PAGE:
Notice: Eighth Circuit Rule 28a(k) Governs Citation of Unpublished Opinions and Provides That They Are Not Precedent and Generally Should Not Be Cited Unless Relevant to Establishing the Doctrines of Res Judicata, Collateral Estoppel, the Law of the Case, or if the Opinion Has Persuasive Value on a Material Issue and No Published Opinion Would Serve As Well.stephen K. Johns, Appellant, v. Michael S. Bowersox, Superintendent of Potosi Correctionalcenter, Appellee, 131 F.3d 143 (8th Cir. 1997)

Annotate this Case
US Court of Appeals for the Eighth Circuit - 131 F.3d 143 (8th Cir. 1997)

Submitted: Sept. 11, 1997. Decided: Nov. 19, 1997


Before BOWMAN, BEAM, and MORRIS SHEPPARD ARNOLD, Circuit Judges.

PER CURIAM.


On Motion for Reconsideration.1 

By an order dated September 19, 1997 this panel granted Stephen K. Johns a certificate of appealability allowing an appeal from the district court's denial of Johns's petition for a writ of habeas corpus. On October 24, 1997, Johns filed "Supplemental Suggestions in Support of Certificate of Probable Cause to Appeal," in which he asks us to grant a certificate of probable cause rather than the already-issued certificate of appealability, on the ground that the Antiterrorism and Effective Death Penalty Act (AEDPA), 110 Stat. 1217 (codified at 28 U.S.C. § 2253) does not apply to his case.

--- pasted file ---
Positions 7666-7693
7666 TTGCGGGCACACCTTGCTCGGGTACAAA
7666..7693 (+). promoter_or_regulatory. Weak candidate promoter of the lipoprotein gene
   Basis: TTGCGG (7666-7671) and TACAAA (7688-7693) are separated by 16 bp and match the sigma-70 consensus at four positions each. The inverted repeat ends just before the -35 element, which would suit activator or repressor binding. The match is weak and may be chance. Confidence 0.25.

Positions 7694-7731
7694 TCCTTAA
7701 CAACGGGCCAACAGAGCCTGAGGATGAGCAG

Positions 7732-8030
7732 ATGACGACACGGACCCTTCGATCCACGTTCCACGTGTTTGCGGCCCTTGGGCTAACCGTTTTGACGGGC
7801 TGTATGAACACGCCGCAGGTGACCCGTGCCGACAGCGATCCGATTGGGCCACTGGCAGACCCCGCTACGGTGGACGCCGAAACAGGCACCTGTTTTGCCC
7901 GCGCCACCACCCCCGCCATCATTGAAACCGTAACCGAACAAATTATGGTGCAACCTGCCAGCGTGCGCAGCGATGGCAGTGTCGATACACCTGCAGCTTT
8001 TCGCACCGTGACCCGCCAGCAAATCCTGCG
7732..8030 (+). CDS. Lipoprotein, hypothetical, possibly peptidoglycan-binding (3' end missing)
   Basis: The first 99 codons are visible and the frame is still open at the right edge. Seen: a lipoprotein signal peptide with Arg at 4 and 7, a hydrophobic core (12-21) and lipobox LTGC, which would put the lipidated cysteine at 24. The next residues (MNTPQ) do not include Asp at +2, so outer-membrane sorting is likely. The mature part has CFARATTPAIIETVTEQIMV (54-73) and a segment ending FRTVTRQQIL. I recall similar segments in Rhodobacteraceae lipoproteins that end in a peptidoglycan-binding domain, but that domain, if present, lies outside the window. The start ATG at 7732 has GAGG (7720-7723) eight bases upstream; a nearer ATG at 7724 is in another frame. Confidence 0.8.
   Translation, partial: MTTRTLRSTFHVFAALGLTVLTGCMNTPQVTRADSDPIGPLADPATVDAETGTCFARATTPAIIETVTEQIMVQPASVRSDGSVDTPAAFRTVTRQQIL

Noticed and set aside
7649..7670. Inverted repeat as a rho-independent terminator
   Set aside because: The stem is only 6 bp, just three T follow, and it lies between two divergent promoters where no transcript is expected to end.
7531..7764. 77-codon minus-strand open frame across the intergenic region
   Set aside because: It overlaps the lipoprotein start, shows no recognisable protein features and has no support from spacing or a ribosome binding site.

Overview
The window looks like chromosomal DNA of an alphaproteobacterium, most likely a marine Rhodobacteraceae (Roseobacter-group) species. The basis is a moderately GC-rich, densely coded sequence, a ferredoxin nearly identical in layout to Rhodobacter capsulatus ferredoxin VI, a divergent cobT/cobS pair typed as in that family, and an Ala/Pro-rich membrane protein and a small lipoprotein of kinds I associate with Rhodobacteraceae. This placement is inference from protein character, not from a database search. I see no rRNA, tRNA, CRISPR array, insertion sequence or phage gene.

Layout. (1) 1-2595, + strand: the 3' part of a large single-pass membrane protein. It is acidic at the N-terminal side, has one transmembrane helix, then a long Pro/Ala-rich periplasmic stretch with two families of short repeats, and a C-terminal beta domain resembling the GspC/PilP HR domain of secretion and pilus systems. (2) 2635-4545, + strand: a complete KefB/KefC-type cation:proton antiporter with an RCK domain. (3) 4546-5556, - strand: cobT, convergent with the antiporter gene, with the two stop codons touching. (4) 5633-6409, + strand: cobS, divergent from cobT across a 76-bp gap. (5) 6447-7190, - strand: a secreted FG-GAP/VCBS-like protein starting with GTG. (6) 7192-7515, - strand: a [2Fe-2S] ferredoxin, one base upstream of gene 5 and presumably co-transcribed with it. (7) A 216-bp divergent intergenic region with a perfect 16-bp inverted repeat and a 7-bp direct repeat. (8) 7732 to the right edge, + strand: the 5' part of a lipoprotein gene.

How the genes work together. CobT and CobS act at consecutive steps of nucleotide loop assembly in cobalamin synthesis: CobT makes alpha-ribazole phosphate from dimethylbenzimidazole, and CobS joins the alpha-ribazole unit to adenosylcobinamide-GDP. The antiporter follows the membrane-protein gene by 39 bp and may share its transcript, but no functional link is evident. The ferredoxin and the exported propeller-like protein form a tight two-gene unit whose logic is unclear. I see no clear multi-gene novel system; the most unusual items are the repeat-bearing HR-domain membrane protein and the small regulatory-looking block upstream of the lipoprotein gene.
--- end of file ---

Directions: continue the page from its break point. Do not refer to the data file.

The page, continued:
Johns's argument has already been foreclosed in this circuit. In Tiedeman v. Benson, 122 F.3d 518 (8th Cir. 1997), the petitioner argued that the district court's grant of a certificate of appealability rather than a certificate of probable cause constituted a retroactive application of the AEDPA. We rejected this argument on the ground that " [w]hatever changes AEDPA has made with respect to appeals by habeas corpus petitioners are procedural only.... [T]he new provisions with respect to certificates of appealability made no substantive change in the standards by which applications for such certificates are governed." Id. at 520-21.

Johns acknowledges Tiedeman, but argues that it is wrongly decided. Such an argument is only properly addressed to the entire court en banc or to the Supreme Court. See United States v. Rodamaker, 56 F.3d 898, 903 (8th Cir. 1995) (panels of this court are bound by the decisions of other panels). In the alternative, Johns attempts to distinguish Tiedeman on the ground that the parties in Tiedeman agreed that the AEDPA worked no substantive changes regarding certificates of appealability. However, the Tiedeman court's ruling was based on an interpretation of the statute, and not the parties' stipulations. Tiedeman, 122 F.3d at 521. Thus, whatever the parties agreed to is simply irrelevant.

The motion for reconsideration is denied.

 1

The state argues that Johns has really filed an untimely petition for rehearing under Rule 40 of the Federal Rules of Appellate Procedure. We think Johns's pleading is more appropriately construed as a motion for reconsideration. See, e.g., Mayard v. Immigration and Naturalization Servs., No. 97-2469, 1997 WL 437048 (8th Cir. Aug. 6, 1997) (denying petitioner's motion for reconsideration)